By Mike Cast, DTCNovember 18, 2010
ABERDEEN PROVING GROUND, Md. - A ceremony at Aberdeen Proving Ground Oct. 28 marked the transfer of responsibility for leading the Army Test and Evaluation Command (ATEC) from Dr. James Streilein to Maj. Gen. Genaro Dellarocco. Streilein, who assumed leadership of ATEC from Maj. Gen. Roger Nadeau when he retired March 19, 2009, takes on a new assignment within the Office of the Director, Operational Test and Evaluation, at the Pentagon.
Dellarocco served as the program executive officer, Missiles and Space, at Redstone Arsenal, Ala., before assuming command of ATEC. Streilein said he was proud of ATEC's workforce for a variety of reasons, including its excellent reputation across the Army. Teamwork throughout
the command - not his work as executive director - is the basis for that reputation, he said.
"I never had to worry about the ATEC team when I was its executive director," Streilein observed. "You just have to give them the support and the resources, and then let them do it. It's a great organization. We've got great workers running the ranges and running the tests. I'm really proud of the work we've done on body armor, the work with unmanned aerial systems - all
the work done on rapid-acquisition systems. I've been involved in discussions with senior Army
leaders about the outcomes of these."
Streilein said he was glad to see initiatives under his tenure that are bringing Army evaluators and operational and developmental testers closer together as a single collaborative team.
"One of the things that has really been heartening to me are initiatives to integrate our work between the developmental, operational and evaluation people," he said. "We've been working that hard, and I'm sure that work is going to continue under (Major) General Dellarocco."
Streilein, who earned a doctorate degree in mathematics from Pennsylvania State University and a bachelor's degree in mathematics from Carnegie Mellon University, spent 23 years with the U.S. Army Materiel Systems Analysis Activity (AMSAA). He completed the Army Logistics and Acquisition Management Program in 1990, became a member of the Senior Executive Service in 1991 and became certified as a test-and-evaluation member of the Army Acquisition Corps in 1994.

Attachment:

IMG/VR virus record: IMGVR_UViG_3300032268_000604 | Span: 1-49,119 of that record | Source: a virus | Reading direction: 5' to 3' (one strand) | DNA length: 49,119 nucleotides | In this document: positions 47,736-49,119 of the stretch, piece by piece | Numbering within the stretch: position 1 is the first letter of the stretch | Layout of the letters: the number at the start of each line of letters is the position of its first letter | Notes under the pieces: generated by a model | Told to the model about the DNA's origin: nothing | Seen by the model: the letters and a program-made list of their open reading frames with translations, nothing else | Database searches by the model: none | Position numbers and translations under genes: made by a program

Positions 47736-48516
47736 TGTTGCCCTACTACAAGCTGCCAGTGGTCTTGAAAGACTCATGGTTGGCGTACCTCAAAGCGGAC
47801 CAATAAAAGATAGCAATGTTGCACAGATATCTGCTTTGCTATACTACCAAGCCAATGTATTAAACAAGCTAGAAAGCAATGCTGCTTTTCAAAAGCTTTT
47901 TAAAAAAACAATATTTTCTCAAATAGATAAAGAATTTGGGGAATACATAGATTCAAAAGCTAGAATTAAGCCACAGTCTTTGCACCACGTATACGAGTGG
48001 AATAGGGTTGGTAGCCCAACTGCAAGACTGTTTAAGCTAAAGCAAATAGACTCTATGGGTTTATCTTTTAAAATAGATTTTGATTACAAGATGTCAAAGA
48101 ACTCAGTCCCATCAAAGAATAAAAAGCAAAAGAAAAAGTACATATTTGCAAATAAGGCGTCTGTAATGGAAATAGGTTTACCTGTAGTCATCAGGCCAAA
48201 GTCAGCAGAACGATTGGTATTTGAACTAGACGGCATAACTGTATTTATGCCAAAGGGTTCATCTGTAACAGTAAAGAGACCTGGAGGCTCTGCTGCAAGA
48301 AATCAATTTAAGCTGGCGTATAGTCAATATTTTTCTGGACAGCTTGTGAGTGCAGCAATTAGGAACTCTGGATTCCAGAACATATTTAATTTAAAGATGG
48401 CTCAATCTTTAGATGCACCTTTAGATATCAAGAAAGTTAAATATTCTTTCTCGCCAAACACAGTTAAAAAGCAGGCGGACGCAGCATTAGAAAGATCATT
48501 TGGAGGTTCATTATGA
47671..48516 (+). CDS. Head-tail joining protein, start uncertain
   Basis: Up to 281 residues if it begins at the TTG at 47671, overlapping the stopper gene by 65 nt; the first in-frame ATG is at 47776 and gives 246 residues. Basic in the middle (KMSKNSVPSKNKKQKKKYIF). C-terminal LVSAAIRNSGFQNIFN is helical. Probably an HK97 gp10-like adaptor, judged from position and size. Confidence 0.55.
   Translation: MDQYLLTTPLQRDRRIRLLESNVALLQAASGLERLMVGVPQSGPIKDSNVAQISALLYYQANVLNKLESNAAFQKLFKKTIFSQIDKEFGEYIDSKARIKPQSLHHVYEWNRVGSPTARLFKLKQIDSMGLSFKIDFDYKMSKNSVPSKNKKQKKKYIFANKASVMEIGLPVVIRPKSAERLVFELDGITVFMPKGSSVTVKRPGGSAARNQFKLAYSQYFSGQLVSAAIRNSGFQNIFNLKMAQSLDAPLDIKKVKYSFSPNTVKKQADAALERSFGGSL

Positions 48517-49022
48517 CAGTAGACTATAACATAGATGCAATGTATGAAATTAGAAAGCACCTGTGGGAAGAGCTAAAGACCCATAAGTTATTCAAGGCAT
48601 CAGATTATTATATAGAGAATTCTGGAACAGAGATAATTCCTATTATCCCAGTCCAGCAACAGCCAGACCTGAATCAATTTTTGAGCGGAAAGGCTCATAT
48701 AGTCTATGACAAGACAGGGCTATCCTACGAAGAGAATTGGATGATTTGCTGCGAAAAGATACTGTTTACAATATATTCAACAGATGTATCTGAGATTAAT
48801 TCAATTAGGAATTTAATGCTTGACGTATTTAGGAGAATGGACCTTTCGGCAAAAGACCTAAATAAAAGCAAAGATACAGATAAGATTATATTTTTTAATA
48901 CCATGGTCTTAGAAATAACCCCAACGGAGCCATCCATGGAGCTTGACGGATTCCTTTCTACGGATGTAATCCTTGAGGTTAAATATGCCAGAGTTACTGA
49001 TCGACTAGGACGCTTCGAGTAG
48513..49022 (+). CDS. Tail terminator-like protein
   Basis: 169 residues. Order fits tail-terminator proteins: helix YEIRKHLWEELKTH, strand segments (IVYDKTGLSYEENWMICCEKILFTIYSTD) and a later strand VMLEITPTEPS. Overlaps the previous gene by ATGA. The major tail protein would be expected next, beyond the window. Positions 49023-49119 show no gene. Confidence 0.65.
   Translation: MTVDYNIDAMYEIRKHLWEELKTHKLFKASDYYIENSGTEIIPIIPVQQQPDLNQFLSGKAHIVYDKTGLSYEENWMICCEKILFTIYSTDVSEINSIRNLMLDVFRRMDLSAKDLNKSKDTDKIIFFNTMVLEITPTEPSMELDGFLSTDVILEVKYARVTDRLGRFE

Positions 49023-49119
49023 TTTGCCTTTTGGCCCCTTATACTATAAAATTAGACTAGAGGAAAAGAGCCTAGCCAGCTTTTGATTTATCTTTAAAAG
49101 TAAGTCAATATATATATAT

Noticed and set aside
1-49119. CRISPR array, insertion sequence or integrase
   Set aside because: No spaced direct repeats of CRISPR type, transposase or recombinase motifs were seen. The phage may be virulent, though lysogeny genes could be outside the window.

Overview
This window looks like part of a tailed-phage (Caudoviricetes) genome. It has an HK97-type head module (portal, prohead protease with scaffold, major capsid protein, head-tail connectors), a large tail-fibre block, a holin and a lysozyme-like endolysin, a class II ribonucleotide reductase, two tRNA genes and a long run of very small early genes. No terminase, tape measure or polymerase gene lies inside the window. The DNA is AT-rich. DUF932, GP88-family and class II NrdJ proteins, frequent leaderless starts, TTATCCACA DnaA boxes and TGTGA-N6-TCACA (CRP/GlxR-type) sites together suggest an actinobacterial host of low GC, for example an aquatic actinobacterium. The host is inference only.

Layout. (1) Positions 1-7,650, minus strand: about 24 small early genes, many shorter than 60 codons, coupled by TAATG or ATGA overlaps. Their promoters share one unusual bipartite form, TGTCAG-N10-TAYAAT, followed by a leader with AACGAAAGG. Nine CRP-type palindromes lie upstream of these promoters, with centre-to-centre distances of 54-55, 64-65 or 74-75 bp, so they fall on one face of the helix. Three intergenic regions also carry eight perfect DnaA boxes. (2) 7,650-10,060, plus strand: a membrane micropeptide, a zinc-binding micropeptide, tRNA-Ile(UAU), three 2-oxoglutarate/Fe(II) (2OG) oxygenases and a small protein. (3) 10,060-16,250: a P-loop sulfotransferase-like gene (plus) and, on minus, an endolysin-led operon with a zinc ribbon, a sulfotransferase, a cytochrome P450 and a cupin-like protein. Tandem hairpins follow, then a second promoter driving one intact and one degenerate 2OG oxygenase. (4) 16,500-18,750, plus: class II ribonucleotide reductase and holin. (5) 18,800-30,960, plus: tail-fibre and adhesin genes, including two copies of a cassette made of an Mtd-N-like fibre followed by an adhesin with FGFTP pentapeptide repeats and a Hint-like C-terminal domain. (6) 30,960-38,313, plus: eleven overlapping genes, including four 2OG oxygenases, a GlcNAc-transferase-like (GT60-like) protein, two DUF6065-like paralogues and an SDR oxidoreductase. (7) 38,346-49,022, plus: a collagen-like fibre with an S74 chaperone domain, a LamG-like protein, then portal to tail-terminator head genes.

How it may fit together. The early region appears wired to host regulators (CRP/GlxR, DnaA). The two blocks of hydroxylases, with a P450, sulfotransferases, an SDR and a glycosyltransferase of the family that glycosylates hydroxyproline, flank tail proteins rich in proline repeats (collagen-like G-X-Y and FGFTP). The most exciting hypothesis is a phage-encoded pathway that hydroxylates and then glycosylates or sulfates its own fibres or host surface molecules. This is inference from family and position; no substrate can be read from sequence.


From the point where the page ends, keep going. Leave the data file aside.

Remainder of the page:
Streilein entered the Senior Executive Service when he was selected to become the chief of the AMSAA division that focuses on the reliability and maintainability of military systems. In a 1996 reorganization of Army test and evaluation, he was selected to be the first director of the former Operational Test Command's Evaluation Analysis Center. When ATEC was created in September
1999, Streilein became the first director of the newly formed Army Evaluation Center (AEC). He became the technical director and deputy to the ATEC commander in January 2007.
A long-time, active member of the International Test and Evaluation Association (ITEA), Streilein earned ITEA's lifetime achievement award this year, and in 2005 he earned the Presidential Rank Award for Meritorious Executive. Each year, the President recognizes and celebrates a small group of career senior executives and senior career employees with this prestigious award. Recipients
are "strong leaders, professionals and scientists who achieve results and consistently demonstrate strength, integrity, industry and a relentless commitment to excellence in public service."
Streilein's successor took up this theme during his remarks at the ceremony.
"That's a tough competition," Dellarocco said of the Presidential Rank Award. "You get selected by being the best of the best. Doctor Streilein is that."
Dellarocco said ATEC's movement from its headquarters in Alexandria, Va., to its new headquarters at APG portends well for the future of the command if it is willing to embrace change.
"We are at a very interesting time in the history of this organization," he said. "We are now at Aberdeen. This is where the flag is, and this is where our headquarters is. We have an opportunity for transformation and change, and we have to take advantage of it - for the U.S. Army, for our nation, for the Department of Defense and for our organization. That means we've got to take a look at our organizations and its processes, not only here at Aberdeen but at each one of the centers down range."
The goal of this self-analysis should be even better support for Soldiers, he added.
Dellarocco served as the deputy commanding general responsible for system-of-systems integration at the U.S. Army Research, Development and Engineering Command, at Fort Belvoir, Va. There, he was responsible for ensuring that warfighting technologies got into the hands of Soldiers as quickly as possible while integrating research, development and engineering across the Army, including Army laboratories and centers that conduct this mission.